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Pollution Knows No Borders: South Asia’s Silent Struggle


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In the heart of Pakistan’s cultural capital, Lahore, the air carries an acrid scent, marking a stark departure from the city’s once-renowned gardens. The relentless grip of toxic smog has not only sickened thousands but also become a national crisis, prompting desperate measures like artificial rain deployment.


As South Asia grapples with some of the world’s most polluted cities, experts call for cross-border cooperation to combat air pollution. However, political tensions between nations like Pakistan, India, and Bangladesh present formidable barriers to collaborative efforts.


Lahore’s Descent into Smog Chaos:

Lahore’s air quality has deteriorated significantly, with residents facing health risks and disruptions to daily life. The city finds itself in an airshed, a geographic area where pollutants from various sources get trapped due to local weather conditions. This phenomenon exacerbates pollution and, under specific wind patterns, contributes to cross-border pollution, impacting cities like New Delhi.


The Call for Regional Cooperation:

Despite shared challenges, strained political relations hinder collaborative efforts. Analysts emphasize the need for South Asian nations to address air pollution collectively, adopting a regional plan. While forums exist for discussions on air pollution, formal cooperation remains elusive, especially during election years like 2024 in India and Pakistan.


The Political Landscape’s Impact:

Political tensions between India and Pakistan, marked by historical conflicts and nuclear developments, impede meaningful collaboration. Analysts argue that addressing air pollution requires a regional approach, emphasizing that pollutants recognize no borders.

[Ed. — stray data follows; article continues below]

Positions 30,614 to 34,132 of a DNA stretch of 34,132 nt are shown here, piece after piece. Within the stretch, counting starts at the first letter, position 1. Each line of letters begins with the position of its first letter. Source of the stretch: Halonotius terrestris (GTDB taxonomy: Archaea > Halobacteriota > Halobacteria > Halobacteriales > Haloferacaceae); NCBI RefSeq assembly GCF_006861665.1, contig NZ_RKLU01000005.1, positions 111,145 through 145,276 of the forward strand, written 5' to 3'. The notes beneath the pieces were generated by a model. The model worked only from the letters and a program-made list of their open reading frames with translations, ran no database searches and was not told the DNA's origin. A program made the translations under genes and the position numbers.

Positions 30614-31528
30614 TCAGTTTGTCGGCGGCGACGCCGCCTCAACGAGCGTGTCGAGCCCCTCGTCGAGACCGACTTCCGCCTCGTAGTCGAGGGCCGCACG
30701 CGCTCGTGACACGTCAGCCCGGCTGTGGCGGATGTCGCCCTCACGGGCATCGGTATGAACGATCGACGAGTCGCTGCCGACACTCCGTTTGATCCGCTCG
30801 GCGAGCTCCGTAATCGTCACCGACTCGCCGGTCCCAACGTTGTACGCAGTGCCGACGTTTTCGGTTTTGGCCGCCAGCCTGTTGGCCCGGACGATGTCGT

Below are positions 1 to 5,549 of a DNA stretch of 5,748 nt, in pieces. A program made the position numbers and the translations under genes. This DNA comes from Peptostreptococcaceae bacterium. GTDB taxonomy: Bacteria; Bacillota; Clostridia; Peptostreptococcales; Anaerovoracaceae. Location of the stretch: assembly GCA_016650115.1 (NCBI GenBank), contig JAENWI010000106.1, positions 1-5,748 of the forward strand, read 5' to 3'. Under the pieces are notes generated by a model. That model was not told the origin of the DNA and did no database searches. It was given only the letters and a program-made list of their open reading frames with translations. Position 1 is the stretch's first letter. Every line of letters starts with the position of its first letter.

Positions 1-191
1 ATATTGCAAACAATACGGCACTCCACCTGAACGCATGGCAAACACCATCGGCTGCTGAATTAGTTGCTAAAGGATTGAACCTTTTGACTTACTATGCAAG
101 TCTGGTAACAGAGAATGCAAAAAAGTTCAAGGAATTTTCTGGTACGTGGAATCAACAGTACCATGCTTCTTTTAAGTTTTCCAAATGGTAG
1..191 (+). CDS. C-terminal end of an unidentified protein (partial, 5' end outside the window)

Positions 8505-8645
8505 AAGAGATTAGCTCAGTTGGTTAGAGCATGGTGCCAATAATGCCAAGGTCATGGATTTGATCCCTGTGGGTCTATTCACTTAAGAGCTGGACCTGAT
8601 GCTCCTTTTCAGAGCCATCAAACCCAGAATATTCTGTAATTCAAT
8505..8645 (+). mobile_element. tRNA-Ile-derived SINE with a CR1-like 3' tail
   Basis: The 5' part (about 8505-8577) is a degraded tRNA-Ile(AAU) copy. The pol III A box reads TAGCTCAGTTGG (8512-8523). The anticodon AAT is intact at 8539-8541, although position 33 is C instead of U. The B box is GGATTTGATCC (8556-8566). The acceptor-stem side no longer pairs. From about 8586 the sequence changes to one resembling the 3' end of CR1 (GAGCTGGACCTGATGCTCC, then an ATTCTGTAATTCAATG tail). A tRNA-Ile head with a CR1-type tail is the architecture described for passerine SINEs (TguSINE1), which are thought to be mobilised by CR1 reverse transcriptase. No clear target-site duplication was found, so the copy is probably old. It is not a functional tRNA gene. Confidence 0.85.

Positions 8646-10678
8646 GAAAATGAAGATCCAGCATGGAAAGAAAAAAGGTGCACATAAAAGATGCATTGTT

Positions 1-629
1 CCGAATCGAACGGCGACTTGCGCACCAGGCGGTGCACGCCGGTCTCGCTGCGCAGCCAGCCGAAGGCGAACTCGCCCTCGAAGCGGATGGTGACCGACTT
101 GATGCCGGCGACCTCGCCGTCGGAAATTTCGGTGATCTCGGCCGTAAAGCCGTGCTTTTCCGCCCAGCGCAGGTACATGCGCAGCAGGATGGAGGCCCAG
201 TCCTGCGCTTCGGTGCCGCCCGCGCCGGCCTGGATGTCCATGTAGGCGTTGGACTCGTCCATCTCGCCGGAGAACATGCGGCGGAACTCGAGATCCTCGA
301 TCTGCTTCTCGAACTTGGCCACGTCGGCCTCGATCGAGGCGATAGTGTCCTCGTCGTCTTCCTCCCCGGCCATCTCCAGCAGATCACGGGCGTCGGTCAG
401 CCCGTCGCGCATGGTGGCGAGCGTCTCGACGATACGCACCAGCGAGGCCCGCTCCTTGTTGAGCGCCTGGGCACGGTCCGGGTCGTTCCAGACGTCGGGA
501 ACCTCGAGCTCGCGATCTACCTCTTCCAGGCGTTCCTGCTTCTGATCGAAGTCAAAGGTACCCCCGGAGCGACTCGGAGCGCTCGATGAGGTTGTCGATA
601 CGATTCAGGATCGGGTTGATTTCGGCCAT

Election Year Dynamics:

With both Pakistan and India heading into election years, environmental issues like air pollution are not central to political discourse. However, the impact of climate change and public awareness could influence voters’ perspectives, as seen in regional elections where promises related to air pollution have surfaced.


The Urgent Need for Regional Airshed Management:

The World Bank advocates for a regional airshed management policy, urging countries to establish common air quality targets and measures. This approach involves regular meetings to share experiences and potentially setting common air quality standards. Currently, a significant percentage of the population in Pakistan and India faces severe pollution levels, contributing to numerous health issues and thousands of deaths annually.


Healthcare Professionals Speak Out:

Pulmonologists in Lahore express concern about the rising respiratory illnesses attributed to air pollution. Hospitals are witnessing a surge in patients, emphasizing the need for comprehensive, regional strategies. While institutions like the Evercare Group facilitate dialogue on pollution’s health impact, broader government involvement is deemed essential.


Models for Collaboration:

Experts suggest adopting collaboration models akin to the European Union, emphasizing policy formalization, data sharing, and best practice dissemination. India’s National Clean Air Programme highlights the importance of airshed management, acknowledging the need for a collective approach involving neighboring areas.


Local Efforts and Regional Opportunities:

Local efforts in Punjab, Pakistan, demonstrate progress in controlling emissions from industry, addressing crop stubble burning, and promoting electric vehicles. However, experts stress the slow pace of improvement and the necessity for broader cooperation.


Challenges and Opportunities:

While regional bodies like the South Asian Association for Regional Cooperation provide platforms for dialogue, formal cooperation at ministerial levels remains absent. Political will and sustained efforts are essential to overcome challenges, with air pollution continuing to plague millions across South Asia.


As political landscapes evolve and nations grapple with internal challenges, the silent crisis of cross-border air pollution demands urgent attention. The shared struggle against a common environmental foe necessitates transcending political hostilities for the collective well-being of South Asia.

Wasim Qadri
Wasim Qadri
Islamabad based Senior Journalist, TV Show Host, Media Trainer, can be follow on twitter @jaranwaliya

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